At the sheer mention of the “stink bomb,” many of us are taken back to middle school. Panic ensues as adolescents run from a growing reek. But before they were a prank, before kids and adults were dropping stink bombs for fun … or just to cause a stir, they were actually a weapon. In fact, stink bombs of all strengths have been detonated against militaries, citizens, and in a variety of countries.
Though they come in a variety of stench types, they are almost always unpleasant. They can most often be described as a rotten egg to ammonia smell, even including those that burn or irritate the nostrils. Stronger versions can cause victims to cough or have difficulties breathing.
Here’s how the stank weapons were created in the first place, and how they became a mainstay in crowd control to date.
Some of the earliest stink bomb prototypes can be traced back to Leonardo da Vinci; he and his men would send their contraptions via arrow, and upon impact they would begin to release an unpleasant smell. Though it’s unclear when the arrow-bound weapons were used and how badly they stunk.
Hundreds of years go by without stink bombs making any real history waves, or having tracked how they advanced throughout the years. Then, during World War II, they had a glow-up. In a then-top-secret mission, American spies were set on a mission to develop and drop stink bombs as part of a new era of chemical warfare.
The formula for such “S liquid” AKA stench liquid, was passed between American and British intelligence branches, along with two forms of delivery. One, poking a hole and discreetly spritzing a person in odor, and the second a perfume spritzer. Only rather than cologne, the diffuser would spray an incredible stink.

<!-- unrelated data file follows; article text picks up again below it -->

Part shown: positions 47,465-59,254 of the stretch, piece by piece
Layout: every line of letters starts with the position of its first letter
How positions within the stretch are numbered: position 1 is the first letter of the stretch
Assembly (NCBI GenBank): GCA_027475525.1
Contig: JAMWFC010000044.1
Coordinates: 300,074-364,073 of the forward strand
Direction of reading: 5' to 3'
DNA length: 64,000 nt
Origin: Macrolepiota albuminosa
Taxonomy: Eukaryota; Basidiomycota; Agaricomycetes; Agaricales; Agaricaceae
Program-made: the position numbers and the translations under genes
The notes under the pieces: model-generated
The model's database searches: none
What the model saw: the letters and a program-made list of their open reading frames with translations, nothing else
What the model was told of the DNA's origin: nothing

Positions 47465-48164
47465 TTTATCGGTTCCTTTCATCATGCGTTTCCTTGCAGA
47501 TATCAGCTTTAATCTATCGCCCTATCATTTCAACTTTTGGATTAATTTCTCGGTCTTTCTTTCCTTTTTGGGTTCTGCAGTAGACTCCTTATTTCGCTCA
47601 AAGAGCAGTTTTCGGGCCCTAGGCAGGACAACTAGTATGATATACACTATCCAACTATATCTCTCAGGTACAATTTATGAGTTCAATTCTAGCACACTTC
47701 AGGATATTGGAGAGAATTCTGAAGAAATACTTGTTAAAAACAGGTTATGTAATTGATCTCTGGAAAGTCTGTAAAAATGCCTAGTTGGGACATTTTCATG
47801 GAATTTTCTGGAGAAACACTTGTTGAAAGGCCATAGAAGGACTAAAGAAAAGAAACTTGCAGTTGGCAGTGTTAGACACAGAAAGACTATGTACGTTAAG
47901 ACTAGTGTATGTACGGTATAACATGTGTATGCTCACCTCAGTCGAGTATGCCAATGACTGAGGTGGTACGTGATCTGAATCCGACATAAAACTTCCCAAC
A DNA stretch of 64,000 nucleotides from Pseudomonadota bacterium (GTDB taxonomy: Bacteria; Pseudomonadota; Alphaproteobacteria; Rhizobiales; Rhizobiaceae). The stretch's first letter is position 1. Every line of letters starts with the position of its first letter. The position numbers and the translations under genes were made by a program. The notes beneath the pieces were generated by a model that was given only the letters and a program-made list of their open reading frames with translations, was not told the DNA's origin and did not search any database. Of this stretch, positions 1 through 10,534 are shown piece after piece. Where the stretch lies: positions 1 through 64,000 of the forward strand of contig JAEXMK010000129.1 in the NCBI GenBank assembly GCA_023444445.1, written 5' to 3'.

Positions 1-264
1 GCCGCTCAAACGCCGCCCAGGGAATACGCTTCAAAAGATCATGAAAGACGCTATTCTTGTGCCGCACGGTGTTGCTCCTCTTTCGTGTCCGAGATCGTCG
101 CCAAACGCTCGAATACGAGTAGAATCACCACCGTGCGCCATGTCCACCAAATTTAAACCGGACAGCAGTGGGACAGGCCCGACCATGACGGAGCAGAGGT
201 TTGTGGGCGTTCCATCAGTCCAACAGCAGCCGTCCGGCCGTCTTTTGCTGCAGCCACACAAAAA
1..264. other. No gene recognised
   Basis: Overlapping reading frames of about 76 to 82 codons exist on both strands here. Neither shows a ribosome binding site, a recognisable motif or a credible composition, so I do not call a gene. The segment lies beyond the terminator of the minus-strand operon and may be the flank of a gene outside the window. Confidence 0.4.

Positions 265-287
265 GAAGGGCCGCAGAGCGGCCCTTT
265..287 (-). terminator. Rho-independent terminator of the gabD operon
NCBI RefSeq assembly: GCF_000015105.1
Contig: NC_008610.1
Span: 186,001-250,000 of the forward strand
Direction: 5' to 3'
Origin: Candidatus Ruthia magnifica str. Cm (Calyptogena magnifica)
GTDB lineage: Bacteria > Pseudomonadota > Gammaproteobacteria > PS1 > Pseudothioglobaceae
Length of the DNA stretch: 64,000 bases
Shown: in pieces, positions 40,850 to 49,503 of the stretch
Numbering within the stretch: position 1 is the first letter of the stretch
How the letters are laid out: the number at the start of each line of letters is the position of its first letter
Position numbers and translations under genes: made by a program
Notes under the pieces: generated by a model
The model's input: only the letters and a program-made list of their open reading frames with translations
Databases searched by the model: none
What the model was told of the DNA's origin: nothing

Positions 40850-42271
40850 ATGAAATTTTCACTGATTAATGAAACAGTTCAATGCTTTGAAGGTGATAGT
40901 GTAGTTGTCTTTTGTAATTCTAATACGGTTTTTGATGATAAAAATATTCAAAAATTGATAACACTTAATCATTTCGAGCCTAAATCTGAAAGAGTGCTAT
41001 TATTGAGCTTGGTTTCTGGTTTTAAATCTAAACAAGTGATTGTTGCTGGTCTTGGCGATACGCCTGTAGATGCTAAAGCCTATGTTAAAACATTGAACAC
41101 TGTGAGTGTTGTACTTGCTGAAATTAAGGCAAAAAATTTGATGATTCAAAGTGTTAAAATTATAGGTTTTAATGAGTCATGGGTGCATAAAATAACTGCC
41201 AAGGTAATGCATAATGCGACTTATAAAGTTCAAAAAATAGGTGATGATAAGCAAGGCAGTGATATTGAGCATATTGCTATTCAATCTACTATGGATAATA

From there, the U.S. military spent years researching and developing the perfect unpleasant smell. The goal, of course, was to discredit and upset the enemy by dousing them in an awful note. It was also predicted to embarrass Japanese soldiers through the release of a fecal smell. However, by the time the product was developed, WWII was complete.
What’s worse is that millions of dollars were spent on the research, as it included top scientists and chemists to create not only the perfect combination of oils and smells. One of their inventions, the Standard Bathroom Malodor, is said to be the worst-smelling combination. It consists of: dipropylene glycol, various acids and compounds, and Skatole, which accounts for fecal smells in bird and mammal waste.
But it wasn’t for nothing, in years since, stink bombs have been weaponized and used as a riot control technique, channeling crowds away from the direction of their terrible smells.
In 1972, four stink bombs were dropped, interrupting the presidential campaign of hopeful Edmund Muskie (who lost to Richard Nixon). Stink bombs were reported at the Florida presidential primary, picnics in Miami and Tampa, and at campaign phone banks in Tampa.
In 2004, Israeli forces made their own “Skunk Bomb,” which produces a synthetic smell designed after studying the anal glands of the skunk. Its emissions are shown to last on clothes for five years, even after they are washed.
However, the most common use of stink bombs remains as pranks, tricksters who use them can either make the stink bombs on their own or purchase them by the masses in various forms. This includes the original liquid in glass/plastic casing, spray bottles full of the stench, or individually packaged stink makers.
Though these items are easily accessible in consumer markets, they are far less powerful than their military grade counterparts. Time will tell if they will be used in a military or war setting in the future. But for the time being, stink bombs remain a regular crowd control proceedure.